I have anxiety about these things but it does not stop me from doing the things I want to do. It makes me a stronger person on the other end, I used to be embarrassed to talk about it and I felt so alone when I had anxieties like this. Now I know that I am not alone and if I talk about it, it makes it better because I hear myself and can realize I am going to be fine. My friends are also a great support to reassure me that I will be fine it will all work out and that I am more than capable. 

We all doubt ourselves and have anxiety around different things. People who don’t have a disability struggle with anxiety and worry. It is not something to be embarrassed about it is something to own and know that the more you deal with it, the stronger it will make you. The only thing having the ugly show up every once in a while says, is that you are human.

Until Next Time, 

Ashley and Rick  

If you can I have no excuse……

Hello Everyone,

I hope you are all well. I have been trying to write this post for a while now, in fact, I have sat down to write it about 3 times. I have been struggling with a comment that I keep running into, and the only way to change things is to bring them up and have those tough conversations. Education is key to change, and that is what I work for.

The comment that I keep running into and have for a while is. “I really need to get out there and do x y z, if you can do it there really is no excuse why I can’t” I usually get these comments around things like snowboarding, golfing, making YouTube videos etc.. The thing that these things all have in common is that a lot of people do not think that it is possible for a blind person to do.

In most cases, I am sure that people do not even realize what they are saying. When you make that statement you are saying “well since you are less than me, I should be able to do it with no problem and no excuses”.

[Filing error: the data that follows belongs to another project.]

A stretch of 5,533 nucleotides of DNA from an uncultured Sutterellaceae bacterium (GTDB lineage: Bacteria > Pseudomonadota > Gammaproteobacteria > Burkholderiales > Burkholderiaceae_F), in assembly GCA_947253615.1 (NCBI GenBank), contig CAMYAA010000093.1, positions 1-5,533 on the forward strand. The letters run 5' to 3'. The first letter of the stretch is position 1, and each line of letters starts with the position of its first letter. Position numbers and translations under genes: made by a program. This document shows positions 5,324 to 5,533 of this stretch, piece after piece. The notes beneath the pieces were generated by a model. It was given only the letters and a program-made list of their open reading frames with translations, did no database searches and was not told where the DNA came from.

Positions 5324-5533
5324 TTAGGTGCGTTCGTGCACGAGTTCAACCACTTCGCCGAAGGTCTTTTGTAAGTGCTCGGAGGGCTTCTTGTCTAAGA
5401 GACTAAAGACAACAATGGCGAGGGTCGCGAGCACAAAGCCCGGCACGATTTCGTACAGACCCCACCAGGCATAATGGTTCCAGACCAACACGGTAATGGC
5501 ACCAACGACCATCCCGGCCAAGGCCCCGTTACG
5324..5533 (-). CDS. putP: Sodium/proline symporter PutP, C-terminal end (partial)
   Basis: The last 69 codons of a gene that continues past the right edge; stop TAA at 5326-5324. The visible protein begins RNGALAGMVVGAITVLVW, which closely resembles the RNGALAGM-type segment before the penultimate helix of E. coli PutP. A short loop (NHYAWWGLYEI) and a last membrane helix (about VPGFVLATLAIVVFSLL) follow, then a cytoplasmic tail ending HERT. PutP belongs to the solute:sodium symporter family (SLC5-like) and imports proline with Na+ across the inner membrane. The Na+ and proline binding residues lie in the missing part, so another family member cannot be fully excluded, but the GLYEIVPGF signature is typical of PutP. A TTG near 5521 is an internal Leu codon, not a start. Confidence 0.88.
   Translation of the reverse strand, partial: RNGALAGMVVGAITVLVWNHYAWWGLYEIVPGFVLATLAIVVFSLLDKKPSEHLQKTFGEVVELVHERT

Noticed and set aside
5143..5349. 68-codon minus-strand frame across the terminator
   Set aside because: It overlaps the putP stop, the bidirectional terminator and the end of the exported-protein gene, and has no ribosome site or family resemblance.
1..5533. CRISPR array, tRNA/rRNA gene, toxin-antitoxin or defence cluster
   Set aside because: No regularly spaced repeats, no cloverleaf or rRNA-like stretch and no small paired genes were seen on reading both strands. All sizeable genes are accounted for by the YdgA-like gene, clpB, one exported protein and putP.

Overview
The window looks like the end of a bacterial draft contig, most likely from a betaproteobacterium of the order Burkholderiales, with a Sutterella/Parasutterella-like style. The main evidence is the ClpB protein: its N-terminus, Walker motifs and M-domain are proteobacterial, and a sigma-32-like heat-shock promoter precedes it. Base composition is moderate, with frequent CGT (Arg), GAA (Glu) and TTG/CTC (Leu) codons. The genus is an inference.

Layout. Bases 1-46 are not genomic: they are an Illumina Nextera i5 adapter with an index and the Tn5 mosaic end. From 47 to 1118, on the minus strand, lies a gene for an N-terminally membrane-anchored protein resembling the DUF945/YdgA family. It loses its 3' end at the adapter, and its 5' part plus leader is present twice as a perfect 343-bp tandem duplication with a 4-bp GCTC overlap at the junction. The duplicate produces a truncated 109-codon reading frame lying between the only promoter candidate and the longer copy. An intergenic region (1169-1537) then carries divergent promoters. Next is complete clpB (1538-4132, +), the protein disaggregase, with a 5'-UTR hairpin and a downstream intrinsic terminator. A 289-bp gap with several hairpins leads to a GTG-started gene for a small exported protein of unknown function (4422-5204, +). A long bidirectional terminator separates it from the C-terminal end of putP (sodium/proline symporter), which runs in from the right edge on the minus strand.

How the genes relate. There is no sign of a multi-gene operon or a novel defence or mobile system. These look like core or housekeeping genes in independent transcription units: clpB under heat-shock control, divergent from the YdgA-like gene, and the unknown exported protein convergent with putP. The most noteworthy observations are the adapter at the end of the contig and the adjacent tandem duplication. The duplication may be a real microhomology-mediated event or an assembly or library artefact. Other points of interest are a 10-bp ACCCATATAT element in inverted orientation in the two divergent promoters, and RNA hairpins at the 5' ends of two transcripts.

I want to inspire people to do things out of their comfort zone and push the barriers that we feel exist. However, I do not believe that I am less than anyone. I think that language is a very powerful thing and we need to be aware of what our words say in someone else’s head.

We hear this comment a lot even in media, like the commercial where they show a bunch of athletes with disabilities doing things and it says at the end “what is your excuse”, now I am not a rocket scientist but how is that ok. Really take a moment and think about what that statement says about people with disabilities. How would that make you feel if that was you, and someone looked you in the eye and said that statement?

It goes to the same thing when people say someone is inspirational for doing a mundane task like putting on makeup, getting dressed by themselves or taking the bus. These things are not inspirational at all. These are normal everyday tasks that we are more than capable of completing.

I think the one thing that I want people to understand is that people with disabilities are equal on every level and your language can be very powerful in both a positive and a negative way.

Happy Mother’s Day

Happy Mother’s Day to all those women out there that are moms, aunts, supports for the people in their lives. We all have a support of women in our lives that play a part in helping us be the people we are today.

I know I am blessed to have a great network of women that stand behind me and support me and inspire me to keep going and be the woman I am today.  I want to say Thank You to all those women today and a Happy Mother’s Day to you as well.

I also want to say a Happy Mother’s Day to my own mom, she has stood behind me and helped me become the mother that I am today. I am beyond grateful for her and everything she has done for me over the years. She advocated for me when I was in school, she loved me and supported me when I had my first baby at 18. She has always stood by my side even when I am sure she just wanted to shake her head and say “REALLY”. She has always thought my opinionated, outspokenness was a quality to own even when I am sure she thought ” I wish she had a filter”.

I love you mom more than words !!!! Happy Mother’s Day !!

And again I hope you all feel loved and supported in your journey as a mom, it isn’t easy and you are not sure what you are doing and that is ok. We are all feeling the same way, we will make mistakes and that is fine.

Happy Mother’s Day!!

Until Next Time,

Ashley and Rick